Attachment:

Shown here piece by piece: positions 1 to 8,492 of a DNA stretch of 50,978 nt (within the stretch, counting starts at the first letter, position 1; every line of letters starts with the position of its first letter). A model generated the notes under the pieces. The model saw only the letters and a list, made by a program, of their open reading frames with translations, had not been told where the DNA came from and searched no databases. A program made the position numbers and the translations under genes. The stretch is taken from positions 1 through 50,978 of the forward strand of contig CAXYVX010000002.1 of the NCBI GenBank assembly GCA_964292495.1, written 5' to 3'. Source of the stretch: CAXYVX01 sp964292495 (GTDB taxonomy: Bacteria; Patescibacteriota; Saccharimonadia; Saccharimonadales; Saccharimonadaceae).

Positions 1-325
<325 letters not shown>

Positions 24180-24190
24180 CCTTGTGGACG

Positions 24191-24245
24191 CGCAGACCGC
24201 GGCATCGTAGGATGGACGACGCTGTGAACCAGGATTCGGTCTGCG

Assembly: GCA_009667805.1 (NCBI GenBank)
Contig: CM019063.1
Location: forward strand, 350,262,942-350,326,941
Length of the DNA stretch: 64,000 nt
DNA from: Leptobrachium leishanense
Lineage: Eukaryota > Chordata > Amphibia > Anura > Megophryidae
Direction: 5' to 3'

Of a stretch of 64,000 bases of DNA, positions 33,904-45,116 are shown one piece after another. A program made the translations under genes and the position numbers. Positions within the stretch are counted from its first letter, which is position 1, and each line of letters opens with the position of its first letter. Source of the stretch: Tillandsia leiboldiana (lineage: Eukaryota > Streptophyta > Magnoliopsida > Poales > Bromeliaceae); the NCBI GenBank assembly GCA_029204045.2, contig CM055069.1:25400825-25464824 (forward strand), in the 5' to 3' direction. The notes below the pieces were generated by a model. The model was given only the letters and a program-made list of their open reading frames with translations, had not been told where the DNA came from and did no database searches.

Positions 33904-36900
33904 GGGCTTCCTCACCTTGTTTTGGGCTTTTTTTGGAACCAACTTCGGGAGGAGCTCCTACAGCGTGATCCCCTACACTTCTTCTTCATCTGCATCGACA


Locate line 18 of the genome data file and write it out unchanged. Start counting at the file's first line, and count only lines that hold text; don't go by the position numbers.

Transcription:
33904 GGGCTTCCTCACCTTGTTTTGGGCTTTTTTTGGAACCAACTTCGGGAGGAGCTCCTACAGCGTGATCCCCTACACTTCTTCTTCATCTGCATCGACA